Lease Extensions Explained

If you’re a leaseholder, understanding the process of extending your lease is essential. Lease extensions can offer numerous benefits, but navigating the complexities can be challenging. In this blog post, Winfields Surveyors aims to demystify lease extensions by providing a comprehensive guide. We’ll explain what lease extensions are, delve into the concept of leaseholds, outline the advantages of extending your lease, and discuss the qualifying criteria. By the end, you’ll clearly understand lease extensions and their implications.

What is a Lease Extension?

A lease extension involves a legal agreement between a leaseholder and the freeholder, typically prolonging the lease term by 90 years and reducing the ground rent to a minimal amount, often referred to as a ‘peppercorn.’

Understanding Leaseholds:

To comprehend lease extensions fully, it’s essential to understand leaseholds. Leasehold is a contractual arrangement where the leaseholder purchases the lease for a property from the freeholder. The freeholder retains ownership of the property, including the land it sits on and communal areas. At the same time, the leaseholder has the right to occupy the property for a predetermined number of years. Leaseholds are common in apartments and flats within larger buildings, where separate freehold ownership could lead to conflicts.

Why Should You Consider a Lease Extension?

Obtaining a lease extension offers several advantages to leaseholders:

  1. Securing the Investment: A lease extension under the Leasehold Reform, Housing & Urban Development Act of 1993 grants an additional 90 years to the remaining lease term without any ground rent. This ensures that your property remains a valuable asset that doesn’t depreciate over time.
  2. Preserving Value: By extending the lease by 90 years, you safeguard the property’s full market value, even if you plan to own it for several generations.
  3. Opportunity for Renegotiation: A lease extension presents an opportunity to renegotiate lease terms or update them to align with current legal requirements.

Does a Lease Extension Add Value to Your Property?

Absolutely! Extending your lease enhances your property’s market value by eliminating factors that negatively impact shorter leaseholds, such as:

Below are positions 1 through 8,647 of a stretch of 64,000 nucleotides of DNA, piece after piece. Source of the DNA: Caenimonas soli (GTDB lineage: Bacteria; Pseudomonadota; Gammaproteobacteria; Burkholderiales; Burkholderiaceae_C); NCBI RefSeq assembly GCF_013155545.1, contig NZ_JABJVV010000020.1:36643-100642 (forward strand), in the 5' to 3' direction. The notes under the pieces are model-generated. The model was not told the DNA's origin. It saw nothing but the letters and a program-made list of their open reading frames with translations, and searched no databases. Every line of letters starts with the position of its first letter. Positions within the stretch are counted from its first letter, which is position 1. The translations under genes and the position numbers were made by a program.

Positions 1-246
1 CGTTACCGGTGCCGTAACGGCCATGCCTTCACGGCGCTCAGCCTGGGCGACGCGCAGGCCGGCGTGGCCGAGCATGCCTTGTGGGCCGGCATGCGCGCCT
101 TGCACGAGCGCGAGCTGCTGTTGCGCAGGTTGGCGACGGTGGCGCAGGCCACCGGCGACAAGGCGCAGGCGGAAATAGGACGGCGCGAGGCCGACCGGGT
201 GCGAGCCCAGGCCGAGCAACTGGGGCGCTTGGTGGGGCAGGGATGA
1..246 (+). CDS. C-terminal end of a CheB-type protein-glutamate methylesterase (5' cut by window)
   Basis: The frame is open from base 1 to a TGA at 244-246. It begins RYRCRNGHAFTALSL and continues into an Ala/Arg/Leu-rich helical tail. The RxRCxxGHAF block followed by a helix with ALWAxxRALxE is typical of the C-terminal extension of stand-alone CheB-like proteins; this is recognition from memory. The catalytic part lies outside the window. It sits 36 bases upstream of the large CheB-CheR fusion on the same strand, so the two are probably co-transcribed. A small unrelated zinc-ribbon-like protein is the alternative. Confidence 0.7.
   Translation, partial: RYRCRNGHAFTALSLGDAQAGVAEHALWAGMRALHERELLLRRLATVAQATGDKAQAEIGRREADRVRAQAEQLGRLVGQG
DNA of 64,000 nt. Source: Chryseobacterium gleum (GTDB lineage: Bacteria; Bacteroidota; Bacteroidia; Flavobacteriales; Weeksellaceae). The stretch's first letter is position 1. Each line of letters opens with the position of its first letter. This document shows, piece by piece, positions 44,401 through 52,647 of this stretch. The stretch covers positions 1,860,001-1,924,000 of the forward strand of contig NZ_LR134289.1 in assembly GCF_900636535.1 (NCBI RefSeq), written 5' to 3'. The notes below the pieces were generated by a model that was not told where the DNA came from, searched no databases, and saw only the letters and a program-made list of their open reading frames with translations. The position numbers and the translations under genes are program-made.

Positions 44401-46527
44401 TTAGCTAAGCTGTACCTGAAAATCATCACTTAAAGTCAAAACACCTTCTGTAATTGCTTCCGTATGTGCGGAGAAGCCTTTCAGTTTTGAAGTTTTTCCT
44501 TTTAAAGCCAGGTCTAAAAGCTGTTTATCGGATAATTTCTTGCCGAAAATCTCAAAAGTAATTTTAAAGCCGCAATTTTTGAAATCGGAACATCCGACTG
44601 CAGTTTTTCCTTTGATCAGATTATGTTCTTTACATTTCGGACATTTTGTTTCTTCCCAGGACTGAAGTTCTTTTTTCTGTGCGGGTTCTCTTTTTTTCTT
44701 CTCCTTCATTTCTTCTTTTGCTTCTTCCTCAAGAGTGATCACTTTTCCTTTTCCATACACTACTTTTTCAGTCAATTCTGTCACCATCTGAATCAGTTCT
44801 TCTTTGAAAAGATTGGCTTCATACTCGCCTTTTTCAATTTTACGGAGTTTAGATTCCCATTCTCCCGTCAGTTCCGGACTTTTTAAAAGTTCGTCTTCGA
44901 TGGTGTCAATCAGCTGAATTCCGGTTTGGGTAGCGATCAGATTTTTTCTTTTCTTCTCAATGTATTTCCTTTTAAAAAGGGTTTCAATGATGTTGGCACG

1. Increased Renewal Costs: As the lease term decreases, the cost of renewing the lease skyrockets, potentially deterring potential buyers.
  2. Mortgage Limitations: Shorter leaseholds make it harder to secure mortgages, limiting your potential buyer pool.
  3. Ground Rent Reduction: Shorter leases come with higher ground rent costs, but a lease extension reduces it to a negligible amount.

When Should You Extend Your Lease?

Ideally, you should consider extending your lease before it reaches 80 years. After this point, the freeholder becomes entitled to 50% of the marriage value. Generally, the shorter the lease, the higher the cost of extending it. Exploring lease extension options is advisable if your lease is approaching 85 years.

Qualifying for a Lease Extension:

To determine if you qualify for a lease extension, you must meet certain criteria, including:

  1. The original lease must have been granted for more than 21 years or include a perpetual right of renewal clause.
  2. You must have owned the lease for a minimum of two years.

However, some exceptions apply to the qualifying criteria based on specific circumstances, such as when the landlord is a charitable housing trust, the lease is for business or commercial purposes, or the property belongs to the National Trust, The Crown, or a cathedral’s precinct.

The Cost of a Lease Extension:

The cost of a lease extension comprises the premium and the reasonable professional costs for both the leaseholder and the freeholder.

We recommend consulting a professional valuer to estimate the premium range.

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